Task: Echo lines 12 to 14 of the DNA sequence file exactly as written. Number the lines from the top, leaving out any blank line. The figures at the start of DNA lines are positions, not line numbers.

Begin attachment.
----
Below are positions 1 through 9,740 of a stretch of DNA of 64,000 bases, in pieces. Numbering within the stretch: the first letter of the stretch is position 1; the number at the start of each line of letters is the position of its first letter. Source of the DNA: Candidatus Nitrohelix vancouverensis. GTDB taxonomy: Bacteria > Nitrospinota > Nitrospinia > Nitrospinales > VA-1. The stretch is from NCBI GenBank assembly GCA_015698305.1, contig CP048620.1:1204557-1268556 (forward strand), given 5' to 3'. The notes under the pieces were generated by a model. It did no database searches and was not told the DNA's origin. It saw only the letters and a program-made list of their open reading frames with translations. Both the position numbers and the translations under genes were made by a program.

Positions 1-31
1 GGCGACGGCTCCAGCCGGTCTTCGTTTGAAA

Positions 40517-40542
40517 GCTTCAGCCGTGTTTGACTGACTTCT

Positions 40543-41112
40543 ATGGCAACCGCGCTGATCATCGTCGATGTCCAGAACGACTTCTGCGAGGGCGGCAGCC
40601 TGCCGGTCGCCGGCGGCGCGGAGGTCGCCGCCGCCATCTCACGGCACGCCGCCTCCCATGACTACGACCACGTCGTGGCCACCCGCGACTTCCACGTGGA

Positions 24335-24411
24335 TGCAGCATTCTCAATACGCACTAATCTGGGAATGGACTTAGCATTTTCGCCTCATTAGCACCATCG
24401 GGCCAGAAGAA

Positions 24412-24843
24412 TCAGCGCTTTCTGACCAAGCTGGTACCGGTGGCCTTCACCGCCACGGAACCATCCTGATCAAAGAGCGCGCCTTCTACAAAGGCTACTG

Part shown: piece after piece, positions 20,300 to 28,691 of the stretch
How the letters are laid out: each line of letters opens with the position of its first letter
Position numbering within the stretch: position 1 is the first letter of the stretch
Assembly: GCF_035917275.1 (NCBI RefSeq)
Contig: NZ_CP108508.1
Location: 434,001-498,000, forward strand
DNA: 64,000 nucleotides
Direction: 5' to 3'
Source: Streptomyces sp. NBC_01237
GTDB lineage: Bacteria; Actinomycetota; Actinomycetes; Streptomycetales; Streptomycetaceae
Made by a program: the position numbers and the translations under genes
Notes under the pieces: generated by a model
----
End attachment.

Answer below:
Positions 24412-24843
24412 TCAGCGCTTTCTGACCAAGCTGGTACCGGTGGCCTTCACCGCCACGGAACCATCCTGATCAAAGAGCGCGCCTTCTACAAAGGCTACTG

Part shown: piece after piece, positions 20,300 to 28,691 of the stretch